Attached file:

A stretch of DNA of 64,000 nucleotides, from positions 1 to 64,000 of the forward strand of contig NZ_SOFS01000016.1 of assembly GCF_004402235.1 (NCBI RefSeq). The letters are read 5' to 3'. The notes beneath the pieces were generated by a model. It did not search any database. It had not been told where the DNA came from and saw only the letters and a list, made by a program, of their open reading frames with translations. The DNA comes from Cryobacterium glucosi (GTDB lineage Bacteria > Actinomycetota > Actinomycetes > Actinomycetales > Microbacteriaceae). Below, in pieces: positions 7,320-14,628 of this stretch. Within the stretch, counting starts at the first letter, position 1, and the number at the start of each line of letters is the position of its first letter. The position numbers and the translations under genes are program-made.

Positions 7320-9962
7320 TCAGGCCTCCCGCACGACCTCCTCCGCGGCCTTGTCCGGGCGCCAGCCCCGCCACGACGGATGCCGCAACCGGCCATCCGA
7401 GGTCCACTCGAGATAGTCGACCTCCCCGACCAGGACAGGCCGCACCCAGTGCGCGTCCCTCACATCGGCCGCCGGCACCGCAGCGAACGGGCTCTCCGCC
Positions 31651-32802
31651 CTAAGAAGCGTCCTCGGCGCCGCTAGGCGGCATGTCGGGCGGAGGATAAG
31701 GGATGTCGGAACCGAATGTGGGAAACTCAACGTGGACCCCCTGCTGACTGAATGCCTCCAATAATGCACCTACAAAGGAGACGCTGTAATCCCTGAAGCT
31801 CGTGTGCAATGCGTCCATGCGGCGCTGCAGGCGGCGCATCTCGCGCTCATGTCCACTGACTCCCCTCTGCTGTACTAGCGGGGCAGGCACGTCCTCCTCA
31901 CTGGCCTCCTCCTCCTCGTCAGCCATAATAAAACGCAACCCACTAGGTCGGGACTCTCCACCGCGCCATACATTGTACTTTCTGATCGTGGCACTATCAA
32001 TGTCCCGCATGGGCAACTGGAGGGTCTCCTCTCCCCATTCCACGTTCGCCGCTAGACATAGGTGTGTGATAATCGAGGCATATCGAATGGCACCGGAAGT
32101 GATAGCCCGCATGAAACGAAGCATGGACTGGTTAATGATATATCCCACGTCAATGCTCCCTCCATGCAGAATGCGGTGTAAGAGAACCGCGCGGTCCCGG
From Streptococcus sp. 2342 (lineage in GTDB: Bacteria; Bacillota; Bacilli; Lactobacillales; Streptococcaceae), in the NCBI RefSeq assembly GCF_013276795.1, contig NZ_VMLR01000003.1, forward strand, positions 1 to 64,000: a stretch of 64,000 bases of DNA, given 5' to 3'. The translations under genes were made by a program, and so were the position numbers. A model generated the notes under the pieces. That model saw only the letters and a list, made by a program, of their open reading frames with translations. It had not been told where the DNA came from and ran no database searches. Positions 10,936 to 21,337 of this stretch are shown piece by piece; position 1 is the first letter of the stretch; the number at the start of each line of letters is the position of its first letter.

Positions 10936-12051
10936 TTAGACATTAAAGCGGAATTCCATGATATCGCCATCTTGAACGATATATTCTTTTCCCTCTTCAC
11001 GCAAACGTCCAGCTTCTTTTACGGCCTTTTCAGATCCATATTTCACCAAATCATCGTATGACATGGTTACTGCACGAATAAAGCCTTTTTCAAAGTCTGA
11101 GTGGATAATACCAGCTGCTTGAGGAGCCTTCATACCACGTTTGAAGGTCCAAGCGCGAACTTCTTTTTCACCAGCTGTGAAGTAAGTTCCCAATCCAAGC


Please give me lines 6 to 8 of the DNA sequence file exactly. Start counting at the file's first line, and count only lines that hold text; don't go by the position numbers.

31651 CTAAGAAGCGTCCTCGGCGCCGCTAGGCGGCATGTCGGGCGGAGGATAAG
31701 GGATGTCGGAACCGAATGTGGGAAACTCAACGTGGACCCCCTGCTGACTGAATGCCTCCAATAATGCACCTACAAAGGAGACGCTGTAATCCCTGAAGCT
31801 CGTGTGCAATGCGTCCATGCGGCGCTGCAGGCGGCGCATCTCGCGCTCATGTCCACTGACTCCCCTCTGCTGTACTAGCGGGGCAGGCACGTCCTCCTCA